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If You’re Not Using Multi-Factor Authentication, You Need to Be!

Microsoft & Azure are Preventing Ransomware & Data Breaches

It seems like it’s about once a week we hear about high profile security breaches and data hacks on major companies such as Target, Home Depot, Apple, Google, and more. Almost 90% of these data breaches exploit the system login credentials (no, it’s not extreme Hollywood style hacking) by merely getting someone’s username and password. For many companies, it’s even worse with the creation of Ransomware. Companies now have a new threat to deal with in the world of information security. Ransomware takes over a user’s system and locks them out, allowing them a time window to pay or their data gets uploaded to a server and published for sale to other hackers and identity thieves.  

Leading organizations are now recognizing that this is only going to get worse. To prevent Ransomware and to stop data breaches, they are focused on securing the end users identities. Multi-factor authentication (MFA) is becoming a prevalent method for doing this as MFA requires them to provide more than just a password to access the network, software or even the computer. These additional factors (multi-factor) authentication require the user to offer something that only the user knows, has and is. This means that they must have both your computer, mobile phone, and password, as well as the password to one of those devices. 

Microsoft has been on the leading edge of Information Security and Cloud Security since Satya Nadella took over as CEO. The focus on cloud Infrastructure with Microsoft Azure is at an alltime high, and with new emphases on adding AI to cloud security to decrease the risk of hackers getting your companies data or locking you out with ransomware prevention, Microsoft is taking the lead! 

Here are 5 Reasons You Need to Implement Multi-Factor Authentication NOW!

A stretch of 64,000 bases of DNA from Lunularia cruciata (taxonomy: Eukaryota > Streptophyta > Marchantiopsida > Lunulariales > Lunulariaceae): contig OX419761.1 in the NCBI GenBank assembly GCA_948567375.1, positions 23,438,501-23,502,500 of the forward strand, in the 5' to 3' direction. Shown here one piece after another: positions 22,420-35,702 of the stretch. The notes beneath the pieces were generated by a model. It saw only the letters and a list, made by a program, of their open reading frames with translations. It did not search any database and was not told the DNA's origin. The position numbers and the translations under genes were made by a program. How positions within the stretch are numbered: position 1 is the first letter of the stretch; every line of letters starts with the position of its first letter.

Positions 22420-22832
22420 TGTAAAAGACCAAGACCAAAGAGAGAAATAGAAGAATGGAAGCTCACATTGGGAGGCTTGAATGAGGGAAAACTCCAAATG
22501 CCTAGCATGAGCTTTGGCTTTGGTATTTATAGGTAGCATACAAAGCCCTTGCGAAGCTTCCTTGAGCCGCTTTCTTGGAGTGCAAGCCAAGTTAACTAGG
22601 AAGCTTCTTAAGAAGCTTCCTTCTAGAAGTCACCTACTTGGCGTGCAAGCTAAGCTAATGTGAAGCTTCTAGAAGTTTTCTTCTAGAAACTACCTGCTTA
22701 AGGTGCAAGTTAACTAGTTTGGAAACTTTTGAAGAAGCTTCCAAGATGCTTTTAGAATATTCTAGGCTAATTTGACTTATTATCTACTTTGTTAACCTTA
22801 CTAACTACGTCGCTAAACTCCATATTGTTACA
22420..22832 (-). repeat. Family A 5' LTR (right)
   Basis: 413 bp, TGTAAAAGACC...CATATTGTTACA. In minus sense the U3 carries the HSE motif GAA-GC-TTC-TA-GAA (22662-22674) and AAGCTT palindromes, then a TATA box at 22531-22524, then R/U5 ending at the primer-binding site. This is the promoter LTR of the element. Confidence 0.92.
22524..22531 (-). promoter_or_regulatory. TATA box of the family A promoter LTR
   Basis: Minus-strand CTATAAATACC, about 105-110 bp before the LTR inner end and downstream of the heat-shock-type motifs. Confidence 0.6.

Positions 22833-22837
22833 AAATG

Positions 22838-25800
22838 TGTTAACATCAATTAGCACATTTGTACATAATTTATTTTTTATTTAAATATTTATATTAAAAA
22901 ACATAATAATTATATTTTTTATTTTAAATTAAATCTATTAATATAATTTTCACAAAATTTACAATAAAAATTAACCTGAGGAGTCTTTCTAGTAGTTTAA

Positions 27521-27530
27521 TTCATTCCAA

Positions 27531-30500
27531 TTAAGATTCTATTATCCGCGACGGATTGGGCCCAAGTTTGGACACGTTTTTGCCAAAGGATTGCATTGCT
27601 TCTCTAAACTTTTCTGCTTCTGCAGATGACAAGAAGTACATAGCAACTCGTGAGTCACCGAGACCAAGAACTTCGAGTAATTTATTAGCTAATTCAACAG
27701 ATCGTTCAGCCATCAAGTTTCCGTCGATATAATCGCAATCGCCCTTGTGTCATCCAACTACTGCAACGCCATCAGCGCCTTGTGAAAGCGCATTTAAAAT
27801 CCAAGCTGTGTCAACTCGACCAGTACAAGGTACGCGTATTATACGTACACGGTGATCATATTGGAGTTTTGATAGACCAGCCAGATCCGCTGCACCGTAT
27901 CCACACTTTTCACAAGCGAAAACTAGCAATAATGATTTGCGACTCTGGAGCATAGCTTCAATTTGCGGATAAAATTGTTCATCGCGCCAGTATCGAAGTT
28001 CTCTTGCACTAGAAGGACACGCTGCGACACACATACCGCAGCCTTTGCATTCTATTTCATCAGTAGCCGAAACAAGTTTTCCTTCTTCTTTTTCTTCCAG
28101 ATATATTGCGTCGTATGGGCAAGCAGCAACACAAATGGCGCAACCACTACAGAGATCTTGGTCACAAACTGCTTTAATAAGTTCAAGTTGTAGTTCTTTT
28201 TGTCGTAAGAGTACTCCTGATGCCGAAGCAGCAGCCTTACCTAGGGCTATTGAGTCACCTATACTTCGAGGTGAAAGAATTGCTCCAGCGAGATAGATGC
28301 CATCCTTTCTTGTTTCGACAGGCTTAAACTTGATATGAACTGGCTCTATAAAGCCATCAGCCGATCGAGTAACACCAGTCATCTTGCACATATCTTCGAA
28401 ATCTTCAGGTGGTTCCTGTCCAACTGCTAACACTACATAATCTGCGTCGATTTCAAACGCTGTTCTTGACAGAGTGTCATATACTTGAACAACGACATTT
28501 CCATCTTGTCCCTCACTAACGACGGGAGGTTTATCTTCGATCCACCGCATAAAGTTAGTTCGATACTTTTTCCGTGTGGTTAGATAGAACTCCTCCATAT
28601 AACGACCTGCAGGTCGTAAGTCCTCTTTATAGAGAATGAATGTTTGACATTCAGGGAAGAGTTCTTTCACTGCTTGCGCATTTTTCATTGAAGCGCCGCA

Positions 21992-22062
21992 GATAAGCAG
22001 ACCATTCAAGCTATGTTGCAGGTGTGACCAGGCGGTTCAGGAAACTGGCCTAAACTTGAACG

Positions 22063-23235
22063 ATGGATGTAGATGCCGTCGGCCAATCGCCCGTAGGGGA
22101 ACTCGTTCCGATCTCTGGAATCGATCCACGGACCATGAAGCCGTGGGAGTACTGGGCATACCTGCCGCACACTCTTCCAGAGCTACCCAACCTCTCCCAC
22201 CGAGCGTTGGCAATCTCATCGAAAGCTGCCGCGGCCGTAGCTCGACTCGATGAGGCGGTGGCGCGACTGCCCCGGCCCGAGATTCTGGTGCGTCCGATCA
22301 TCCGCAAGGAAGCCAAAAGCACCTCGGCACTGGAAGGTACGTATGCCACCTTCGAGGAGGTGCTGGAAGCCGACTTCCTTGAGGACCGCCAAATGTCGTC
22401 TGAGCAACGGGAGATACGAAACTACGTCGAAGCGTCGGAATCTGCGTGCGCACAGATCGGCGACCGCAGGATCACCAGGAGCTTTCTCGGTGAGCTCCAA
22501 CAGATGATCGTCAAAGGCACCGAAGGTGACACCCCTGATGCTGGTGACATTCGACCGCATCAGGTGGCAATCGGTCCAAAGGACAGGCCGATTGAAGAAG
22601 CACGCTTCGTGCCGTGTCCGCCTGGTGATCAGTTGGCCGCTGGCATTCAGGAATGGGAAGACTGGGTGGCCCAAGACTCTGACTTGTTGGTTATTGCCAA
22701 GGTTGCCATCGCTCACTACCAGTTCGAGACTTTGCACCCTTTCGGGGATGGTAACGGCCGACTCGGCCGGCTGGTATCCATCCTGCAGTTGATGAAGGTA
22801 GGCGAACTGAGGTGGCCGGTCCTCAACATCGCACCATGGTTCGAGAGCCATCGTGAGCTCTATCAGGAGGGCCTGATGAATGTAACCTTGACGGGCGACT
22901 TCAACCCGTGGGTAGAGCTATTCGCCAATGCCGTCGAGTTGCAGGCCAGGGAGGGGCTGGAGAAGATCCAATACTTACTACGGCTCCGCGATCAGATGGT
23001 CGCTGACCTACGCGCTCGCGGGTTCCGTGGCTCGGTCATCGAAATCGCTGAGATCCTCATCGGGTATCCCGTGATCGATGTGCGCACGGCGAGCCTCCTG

1. By Mid-2017, data breaches were increasing at record pace rising 34% in the first half. 
  1. News reports on the major companies that suffer data breaches, however, 31 percent of all attacks are aimed at businesses smaller than 250 employees.  
  1. Criminals and hackers don’t just steal data; they change the code, destroy data and users, use servers to spam, and transmit more malicious code. They are perpetuating the cycle. 
  1. Stolen or weak user credentials are a hackers dream, using them in over 95 percent of all web attacks. 
  1. In 2019, Identity theft is now a high-reward, low-risk type of crime that is a threat to all businesses. It is the fastest-growing crime and more profitable than drug-related crimes. 

Microsoft realizes it’s an obligation to keep everyone, from their small business customers to their enterprise corporations, secure. They have spent the last few years repositioning their cloud security around the industry and launching new initiaves around what is called an “operational security posture.” According to CEO Satya Nadella, who said in a 2015 interview about security, it is the “most pressing issue of our time.” Knowing thisthe Microsoft team has done a great job taking steps to make sure that if you’re a team of 5 or 5,000, you’re going to be safe in the cloud. 

Unsecured Office 365 Access and Wire Fraud 

Over the past few months and years, we’ve had the opportunity to speak with customers and partners who have a critical need to get ahead of this problem before it costs them hundreds of thousands, if not millions of dollars. Recently, one hacker gained access to an unsecured Office 365 account of a CEO of financial services and insurance company with about 15,000 users. The attack came in the form of viewing the CEO’s email and calendar to find an opportunity. The CEO was looking to meet with a major supplier to close a deal, the attacker took this information and used the compromised email account to then send an email to the CFO. This email said: “Since I am stuck in the meeting, please wire the funds by the end of the day as the last step to close this deal. Here are the details…” – They lost over $1M over several wire transfers.